Unjust Enrichment

How Japan's Companies Built Postwar Fortunes Using American POWs

Book Description

The use of American POW's as slave labor by Japanese companies is the great unresolved issue of the Second World War in the Pacific. Unjust Enrichment provides a forum for American servicemen to tell their own stories, while Linda Holmes gives the reader the historic context to recognize the seriousness of the crimes.

Bio: Linda Goetz Holmes has been interviewing and writing about World War II prisoners in the Pacific for over 30 years. She is the first historian appointed to the U.S. Government Interagency Working Group, formed in 1999 under the aegis of the National Archives to locate and declassify material about World War II war crimes.

About Holmes, Linda Goetz

Linda Goetz Holmes has been interviewing and writing about World War II prisoners in the Pacific for more than 30 years. She is the first Pacific War historian appointed to the U.S. Government Interagency Working Group, formed in 1999 under the aegis of the National Archives to locate and declassify material about World War II war crimes. Ms. Holmes has presented her findings before audiences at the National Security Agency Center for Cryptologic history, Nimitz Museum of the Pacific War (Admiral Nimitz Museum), and numerous civic groups, veteran’s organizations, and classrooms throughout the country.
To date, she has interviewed more than 400 exprisoners of war, their families, American and Japanese military personnel and historians, government and banking officials, and archivists from around the globe to authenticate what happened to our prisoners in Japanese hands, and why. Her 1994 book, 4000 Bowls of Rice: A Prisoner of War Comes Home, about Allied prisoners of the Japanese who built the Burma Railway, was selected for inclusion in the John E. Taylor Collection of military history and intelligence volumes at the National POW Museum at Andersonville, Georgia; and the Australian War Memorial.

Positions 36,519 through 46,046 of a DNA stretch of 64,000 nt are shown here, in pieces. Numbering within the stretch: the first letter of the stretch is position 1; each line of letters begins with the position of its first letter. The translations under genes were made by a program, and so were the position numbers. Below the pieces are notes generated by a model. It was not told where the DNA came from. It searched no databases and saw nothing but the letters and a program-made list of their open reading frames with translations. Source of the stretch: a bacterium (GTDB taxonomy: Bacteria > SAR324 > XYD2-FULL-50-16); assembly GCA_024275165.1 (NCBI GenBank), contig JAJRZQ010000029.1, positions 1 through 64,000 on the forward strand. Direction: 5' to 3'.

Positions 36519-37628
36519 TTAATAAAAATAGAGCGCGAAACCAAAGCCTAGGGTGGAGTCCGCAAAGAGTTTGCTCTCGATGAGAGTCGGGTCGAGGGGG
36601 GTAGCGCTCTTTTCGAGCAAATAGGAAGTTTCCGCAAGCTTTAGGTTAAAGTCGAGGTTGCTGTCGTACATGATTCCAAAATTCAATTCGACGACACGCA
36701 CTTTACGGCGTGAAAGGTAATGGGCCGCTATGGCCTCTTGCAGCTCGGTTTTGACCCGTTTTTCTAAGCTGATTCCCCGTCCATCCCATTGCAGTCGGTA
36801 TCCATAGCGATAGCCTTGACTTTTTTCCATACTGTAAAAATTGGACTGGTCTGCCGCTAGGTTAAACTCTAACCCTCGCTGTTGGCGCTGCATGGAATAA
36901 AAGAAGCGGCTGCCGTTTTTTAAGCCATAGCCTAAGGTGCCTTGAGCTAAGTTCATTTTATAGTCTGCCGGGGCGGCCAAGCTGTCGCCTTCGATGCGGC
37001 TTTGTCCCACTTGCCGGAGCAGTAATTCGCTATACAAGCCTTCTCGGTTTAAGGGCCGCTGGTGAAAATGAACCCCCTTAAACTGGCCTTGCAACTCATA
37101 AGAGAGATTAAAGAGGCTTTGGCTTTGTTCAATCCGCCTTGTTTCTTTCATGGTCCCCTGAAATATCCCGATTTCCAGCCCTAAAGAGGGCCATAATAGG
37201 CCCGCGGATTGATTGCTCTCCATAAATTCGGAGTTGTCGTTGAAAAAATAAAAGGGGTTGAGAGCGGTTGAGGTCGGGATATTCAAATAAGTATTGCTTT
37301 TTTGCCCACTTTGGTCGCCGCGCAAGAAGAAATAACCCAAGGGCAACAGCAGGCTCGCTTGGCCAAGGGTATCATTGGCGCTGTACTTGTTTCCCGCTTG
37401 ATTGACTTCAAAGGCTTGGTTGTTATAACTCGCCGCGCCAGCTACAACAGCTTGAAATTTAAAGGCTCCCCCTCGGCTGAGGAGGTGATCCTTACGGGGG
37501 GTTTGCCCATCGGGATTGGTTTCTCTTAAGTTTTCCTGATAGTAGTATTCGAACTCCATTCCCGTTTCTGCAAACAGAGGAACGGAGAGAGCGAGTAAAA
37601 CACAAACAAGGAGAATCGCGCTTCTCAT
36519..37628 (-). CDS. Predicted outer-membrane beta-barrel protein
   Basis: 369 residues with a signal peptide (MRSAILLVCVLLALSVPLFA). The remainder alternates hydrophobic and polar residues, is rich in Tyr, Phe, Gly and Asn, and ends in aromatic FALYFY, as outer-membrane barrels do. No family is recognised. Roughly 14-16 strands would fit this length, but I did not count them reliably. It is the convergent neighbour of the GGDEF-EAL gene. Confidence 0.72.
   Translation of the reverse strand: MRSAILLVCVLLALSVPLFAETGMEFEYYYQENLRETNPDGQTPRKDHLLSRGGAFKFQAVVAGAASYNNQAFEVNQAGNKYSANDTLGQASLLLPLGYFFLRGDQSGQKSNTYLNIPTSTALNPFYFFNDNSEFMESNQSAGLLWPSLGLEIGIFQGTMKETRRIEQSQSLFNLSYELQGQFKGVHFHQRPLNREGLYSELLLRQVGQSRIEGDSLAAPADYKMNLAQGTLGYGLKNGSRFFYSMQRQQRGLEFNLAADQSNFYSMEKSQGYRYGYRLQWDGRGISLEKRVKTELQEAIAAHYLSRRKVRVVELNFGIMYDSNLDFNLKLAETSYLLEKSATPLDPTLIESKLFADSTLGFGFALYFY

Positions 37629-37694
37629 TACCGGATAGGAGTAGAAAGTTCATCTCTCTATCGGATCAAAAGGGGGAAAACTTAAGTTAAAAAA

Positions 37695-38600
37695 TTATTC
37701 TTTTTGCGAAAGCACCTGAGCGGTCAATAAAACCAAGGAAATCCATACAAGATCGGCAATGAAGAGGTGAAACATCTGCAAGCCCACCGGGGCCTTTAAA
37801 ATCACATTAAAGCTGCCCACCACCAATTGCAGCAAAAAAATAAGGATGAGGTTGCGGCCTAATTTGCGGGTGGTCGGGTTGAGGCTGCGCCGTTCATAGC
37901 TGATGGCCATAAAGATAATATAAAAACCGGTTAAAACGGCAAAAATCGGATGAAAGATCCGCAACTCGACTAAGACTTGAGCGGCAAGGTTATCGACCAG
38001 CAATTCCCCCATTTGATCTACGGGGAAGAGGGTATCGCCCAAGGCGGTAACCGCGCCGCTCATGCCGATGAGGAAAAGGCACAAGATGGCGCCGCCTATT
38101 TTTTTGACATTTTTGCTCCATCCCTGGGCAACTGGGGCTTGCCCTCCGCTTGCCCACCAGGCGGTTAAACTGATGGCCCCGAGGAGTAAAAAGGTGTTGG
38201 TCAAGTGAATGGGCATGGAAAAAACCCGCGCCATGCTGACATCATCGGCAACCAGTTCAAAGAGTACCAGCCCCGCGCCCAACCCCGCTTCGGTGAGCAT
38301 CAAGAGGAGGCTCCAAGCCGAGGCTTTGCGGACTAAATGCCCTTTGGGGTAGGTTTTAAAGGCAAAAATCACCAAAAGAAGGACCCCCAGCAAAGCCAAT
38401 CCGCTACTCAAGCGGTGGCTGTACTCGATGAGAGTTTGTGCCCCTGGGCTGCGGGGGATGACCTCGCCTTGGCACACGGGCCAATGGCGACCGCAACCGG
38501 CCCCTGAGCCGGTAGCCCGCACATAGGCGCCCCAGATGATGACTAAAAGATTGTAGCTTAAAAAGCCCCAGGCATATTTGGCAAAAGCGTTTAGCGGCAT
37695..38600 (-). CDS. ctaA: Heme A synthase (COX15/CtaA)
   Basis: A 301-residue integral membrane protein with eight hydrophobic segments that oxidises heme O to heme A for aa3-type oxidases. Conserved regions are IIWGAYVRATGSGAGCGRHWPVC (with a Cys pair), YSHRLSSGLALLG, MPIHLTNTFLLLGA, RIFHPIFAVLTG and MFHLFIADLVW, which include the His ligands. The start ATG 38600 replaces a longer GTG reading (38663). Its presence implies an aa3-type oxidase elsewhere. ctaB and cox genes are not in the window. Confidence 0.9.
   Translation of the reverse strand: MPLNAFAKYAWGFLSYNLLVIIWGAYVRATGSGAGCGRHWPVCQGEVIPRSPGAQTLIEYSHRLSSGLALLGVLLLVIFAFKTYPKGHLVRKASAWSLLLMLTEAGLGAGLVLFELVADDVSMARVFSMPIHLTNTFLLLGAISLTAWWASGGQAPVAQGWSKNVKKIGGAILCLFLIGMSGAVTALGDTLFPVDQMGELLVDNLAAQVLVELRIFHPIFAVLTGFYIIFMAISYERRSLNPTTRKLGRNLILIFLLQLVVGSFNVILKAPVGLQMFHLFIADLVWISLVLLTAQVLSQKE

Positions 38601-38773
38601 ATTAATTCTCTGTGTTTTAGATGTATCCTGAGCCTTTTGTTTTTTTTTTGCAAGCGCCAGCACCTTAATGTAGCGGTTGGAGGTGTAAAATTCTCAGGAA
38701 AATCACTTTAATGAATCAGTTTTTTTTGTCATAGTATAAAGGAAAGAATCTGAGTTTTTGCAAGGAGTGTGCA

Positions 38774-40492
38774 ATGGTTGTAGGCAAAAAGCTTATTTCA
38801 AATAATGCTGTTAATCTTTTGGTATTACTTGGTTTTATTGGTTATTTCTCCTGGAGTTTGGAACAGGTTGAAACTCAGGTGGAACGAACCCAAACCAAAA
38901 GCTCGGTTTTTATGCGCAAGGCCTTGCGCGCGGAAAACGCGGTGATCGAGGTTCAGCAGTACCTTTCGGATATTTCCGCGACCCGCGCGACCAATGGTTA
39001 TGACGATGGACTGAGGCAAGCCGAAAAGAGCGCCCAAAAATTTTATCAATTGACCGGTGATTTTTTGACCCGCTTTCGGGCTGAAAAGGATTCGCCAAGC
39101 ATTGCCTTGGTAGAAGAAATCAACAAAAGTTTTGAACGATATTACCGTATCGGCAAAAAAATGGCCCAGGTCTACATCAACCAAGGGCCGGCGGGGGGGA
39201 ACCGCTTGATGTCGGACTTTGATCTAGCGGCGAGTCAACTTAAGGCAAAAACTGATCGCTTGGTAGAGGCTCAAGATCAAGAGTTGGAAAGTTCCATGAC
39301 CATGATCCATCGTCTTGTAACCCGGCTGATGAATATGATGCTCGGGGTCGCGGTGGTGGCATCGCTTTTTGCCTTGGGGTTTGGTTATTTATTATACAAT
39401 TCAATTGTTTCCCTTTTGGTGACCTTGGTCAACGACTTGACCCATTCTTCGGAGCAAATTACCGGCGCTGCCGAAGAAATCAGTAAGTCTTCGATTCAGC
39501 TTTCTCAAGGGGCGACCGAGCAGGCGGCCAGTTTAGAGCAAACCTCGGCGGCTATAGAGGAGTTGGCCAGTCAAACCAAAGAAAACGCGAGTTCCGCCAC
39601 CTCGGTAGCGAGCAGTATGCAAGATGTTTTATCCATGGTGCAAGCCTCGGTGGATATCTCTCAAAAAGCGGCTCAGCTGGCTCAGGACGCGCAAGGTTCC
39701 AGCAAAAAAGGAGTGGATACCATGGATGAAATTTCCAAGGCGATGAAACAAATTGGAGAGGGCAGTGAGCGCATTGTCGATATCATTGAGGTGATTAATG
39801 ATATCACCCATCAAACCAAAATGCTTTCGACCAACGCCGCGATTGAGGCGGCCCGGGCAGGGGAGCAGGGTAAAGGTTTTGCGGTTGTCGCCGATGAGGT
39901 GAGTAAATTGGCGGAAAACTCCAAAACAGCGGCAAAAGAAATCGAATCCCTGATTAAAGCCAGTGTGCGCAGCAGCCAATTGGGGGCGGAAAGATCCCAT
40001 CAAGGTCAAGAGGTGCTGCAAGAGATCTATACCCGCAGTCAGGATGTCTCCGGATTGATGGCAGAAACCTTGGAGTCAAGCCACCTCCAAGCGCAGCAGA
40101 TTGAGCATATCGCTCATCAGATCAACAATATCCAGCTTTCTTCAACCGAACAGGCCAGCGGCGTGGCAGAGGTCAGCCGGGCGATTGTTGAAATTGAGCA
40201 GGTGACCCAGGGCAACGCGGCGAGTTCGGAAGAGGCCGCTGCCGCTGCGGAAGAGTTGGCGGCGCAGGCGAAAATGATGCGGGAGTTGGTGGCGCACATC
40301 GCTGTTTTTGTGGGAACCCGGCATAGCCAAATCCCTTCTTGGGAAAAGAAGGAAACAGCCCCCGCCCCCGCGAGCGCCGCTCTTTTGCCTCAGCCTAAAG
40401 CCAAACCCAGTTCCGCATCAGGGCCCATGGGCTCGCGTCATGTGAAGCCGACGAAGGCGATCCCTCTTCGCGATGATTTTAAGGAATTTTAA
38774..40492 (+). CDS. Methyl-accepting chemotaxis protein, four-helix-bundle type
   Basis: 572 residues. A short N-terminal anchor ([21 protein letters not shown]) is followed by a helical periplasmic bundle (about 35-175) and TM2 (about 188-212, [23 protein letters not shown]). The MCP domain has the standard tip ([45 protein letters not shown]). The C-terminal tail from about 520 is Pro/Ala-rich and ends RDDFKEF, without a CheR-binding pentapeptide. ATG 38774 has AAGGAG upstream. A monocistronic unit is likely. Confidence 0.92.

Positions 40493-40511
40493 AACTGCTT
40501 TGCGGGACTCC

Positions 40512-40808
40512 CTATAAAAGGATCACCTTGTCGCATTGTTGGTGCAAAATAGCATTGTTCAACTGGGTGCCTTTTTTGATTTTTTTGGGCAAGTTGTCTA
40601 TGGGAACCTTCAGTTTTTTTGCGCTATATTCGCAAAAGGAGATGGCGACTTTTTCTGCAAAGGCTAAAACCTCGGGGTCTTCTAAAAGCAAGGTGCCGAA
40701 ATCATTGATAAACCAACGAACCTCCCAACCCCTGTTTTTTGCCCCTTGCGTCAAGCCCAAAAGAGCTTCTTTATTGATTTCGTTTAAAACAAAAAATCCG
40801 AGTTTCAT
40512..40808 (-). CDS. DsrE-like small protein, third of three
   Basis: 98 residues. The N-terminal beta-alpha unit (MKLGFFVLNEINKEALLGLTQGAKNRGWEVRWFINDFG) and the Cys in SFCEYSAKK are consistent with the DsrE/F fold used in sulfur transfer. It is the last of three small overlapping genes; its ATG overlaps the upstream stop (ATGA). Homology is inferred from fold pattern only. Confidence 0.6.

Ms. Homes has used her professional career in broadcast and print reporting to bring renewed international attention to the treatment of Allied prisoners by the Japanese during World War II. She is on the Board of Directors of the Society of Silurians, the oldest press club in the United States, and the Overseas Press Club Foundation. She is an associate member of the Association of Former Intelligence Officers.
Ms. Holmes was born in White Plains New York, attended Scarsdale schools, and is a graduate of Wellesley College.